And hanging balanced o'er sheer steeps against the morning sky.
“His food from honey of the rocks and old cleft trees is drawn,
From wild-fowl caught in weedy pools by the raw light of dawn,
From berries, all spontaneous fruits. In winter, in the caves
Of hills he sleeps; the summer tree above his slumber waves;
Nature's wild commoner, my child! on the blear autumn eves,
When small birds shriek adown the wind, he lies among the leaves.
“By day the sun, the frost by night, weariness, want, and pain,
Sorely his young eyes must have spoilt, and dried his wasted brain.
Gone are his youth's fine hopes; and mine, what are they? My poor child,
Sweet Patience for thy minister go with thee to the wild!
What shalt thou do when sickness comes? How much it grieveth me,
78: That from thy mother's love thou shouldst, as from an enemy, flee!

“For him these chastened bones of mine have stood the winter's shock;
I've crept to reach him as he sate on the bald top of the rock;
When summer has enlarged the year upon the pleasant mountains,
I've seen him sit long hours afar beside their spangled fountains;
But the coy lightning of his eye ne'er sleeps: my art is vain;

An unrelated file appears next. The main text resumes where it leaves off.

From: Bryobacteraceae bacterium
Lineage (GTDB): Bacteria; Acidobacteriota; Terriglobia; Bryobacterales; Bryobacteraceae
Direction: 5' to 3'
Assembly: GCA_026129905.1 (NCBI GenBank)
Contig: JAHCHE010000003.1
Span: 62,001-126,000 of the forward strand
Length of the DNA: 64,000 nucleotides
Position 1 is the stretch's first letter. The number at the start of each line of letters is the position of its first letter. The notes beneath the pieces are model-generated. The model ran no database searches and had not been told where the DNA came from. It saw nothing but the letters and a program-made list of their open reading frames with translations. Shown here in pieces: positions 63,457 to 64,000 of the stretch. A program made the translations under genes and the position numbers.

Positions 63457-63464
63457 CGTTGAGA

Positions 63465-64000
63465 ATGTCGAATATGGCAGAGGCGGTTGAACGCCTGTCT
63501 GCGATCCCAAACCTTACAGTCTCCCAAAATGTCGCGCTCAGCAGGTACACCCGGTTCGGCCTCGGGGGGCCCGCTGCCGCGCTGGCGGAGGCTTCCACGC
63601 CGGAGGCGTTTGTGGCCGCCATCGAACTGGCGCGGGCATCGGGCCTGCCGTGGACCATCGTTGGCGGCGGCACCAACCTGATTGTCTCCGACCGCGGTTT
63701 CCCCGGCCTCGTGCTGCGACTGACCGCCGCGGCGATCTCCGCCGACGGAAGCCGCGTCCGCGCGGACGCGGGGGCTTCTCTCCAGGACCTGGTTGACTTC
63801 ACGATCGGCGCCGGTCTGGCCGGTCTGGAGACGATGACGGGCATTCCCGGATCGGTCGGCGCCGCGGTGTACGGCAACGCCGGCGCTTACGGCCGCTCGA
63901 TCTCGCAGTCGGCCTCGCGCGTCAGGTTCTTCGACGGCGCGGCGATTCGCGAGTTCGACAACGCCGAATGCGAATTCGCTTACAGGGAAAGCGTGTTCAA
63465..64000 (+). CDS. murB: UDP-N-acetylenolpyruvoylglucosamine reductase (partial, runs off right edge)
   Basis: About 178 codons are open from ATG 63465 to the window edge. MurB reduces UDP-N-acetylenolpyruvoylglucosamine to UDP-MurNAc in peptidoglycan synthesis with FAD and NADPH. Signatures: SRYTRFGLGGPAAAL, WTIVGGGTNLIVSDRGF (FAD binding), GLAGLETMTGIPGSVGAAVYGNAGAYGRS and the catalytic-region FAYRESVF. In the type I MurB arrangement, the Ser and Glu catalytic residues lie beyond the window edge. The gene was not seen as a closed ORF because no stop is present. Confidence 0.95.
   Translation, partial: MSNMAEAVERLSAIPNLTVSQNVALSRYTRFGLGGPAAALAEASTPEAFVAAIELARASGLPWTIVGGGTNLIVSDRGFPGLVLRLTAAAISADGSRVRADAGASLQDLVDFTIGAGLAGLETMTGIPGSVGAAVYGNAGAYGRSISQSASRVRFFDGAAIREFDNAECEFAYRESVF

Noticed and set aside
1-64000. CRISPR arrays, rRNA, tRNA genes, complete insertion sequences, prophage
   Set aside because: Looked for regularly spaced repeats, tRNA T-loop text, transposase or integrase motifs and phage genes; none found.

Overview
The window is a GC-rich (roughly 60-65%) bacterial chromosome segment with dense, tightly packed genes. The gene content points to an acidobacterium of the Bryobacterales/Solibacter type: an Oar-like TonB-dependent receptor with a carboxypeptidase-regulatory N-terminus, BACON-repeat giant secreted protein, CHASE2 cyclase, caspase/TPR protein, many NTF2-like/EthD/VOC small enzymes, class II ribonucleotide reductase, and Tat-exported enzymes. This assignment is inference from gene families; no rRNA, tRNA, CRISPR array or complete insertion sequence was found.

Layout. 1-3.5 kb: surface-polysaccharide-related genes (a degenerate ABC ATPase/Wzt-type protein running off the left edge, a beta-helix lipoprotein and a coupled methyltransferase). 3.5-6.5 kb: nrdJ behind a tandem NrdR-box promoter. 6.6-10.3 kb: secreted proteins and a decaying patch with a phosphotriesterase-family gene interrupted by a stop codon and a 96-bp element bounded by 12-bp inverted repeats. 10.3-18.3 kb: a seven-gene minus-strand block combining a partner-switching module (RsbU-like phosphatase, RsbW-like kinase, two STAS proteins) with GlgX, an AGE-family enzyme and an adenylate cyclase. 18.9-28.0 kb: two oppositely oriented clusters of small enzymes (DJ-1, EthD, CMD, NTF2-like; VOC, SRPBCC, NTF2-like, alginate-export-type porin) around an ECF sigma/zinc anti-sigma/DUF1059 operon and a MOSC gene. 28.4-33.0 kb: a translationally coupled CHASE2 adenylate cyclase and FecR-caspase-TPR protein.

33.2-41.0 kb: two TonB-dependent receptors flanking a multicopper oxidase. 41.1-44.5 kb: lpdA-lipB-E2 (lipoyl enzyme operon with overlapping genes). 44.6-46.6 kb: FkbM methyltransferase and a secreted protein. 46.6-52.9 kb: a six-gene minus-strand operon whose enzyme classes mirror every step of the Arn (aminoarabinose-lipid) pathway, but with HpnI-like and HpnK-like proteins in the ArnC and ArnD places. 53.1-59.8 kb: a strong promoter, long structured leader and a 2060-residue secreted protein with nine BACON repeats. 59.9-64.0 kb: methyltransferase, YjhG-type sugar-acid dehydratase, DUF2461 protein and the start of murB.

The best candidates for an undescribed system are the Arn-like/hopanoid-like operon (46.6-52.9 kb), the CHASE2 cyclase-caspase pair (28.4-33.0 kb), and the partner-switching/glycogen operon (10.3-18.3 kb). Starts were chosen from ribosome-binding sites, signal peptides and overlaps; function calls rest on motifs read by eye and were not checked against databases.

Swift as a roebuck he is gone, and I must weep again.
“Charmers, exorcists of old skill, wizards that muttering go,
All that deal subtly, I have tried: I add but sin to wo.
The Expiation-feast I've kept; I've prayed by many a tomb
Of prophets, fervid men of old, that God would change his doom:
All's vain! No, no, it shall not be; for I will track the earth,
O'ertake him, hold him with strong love, and drive the Demon forth!”
A cry rung in the distant woods: up Miriam rose and ran
But turned, came back, and kneeling kissed the garment of that Man—
For anxious hope is dutiful. With beating heart again
She turned away, ere Jesus spake, and sought the woody plain;
And through the rustling alleys, through the mild glades, one by one,
She wandered half the summer day, but could not see her son.

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Thomas Aird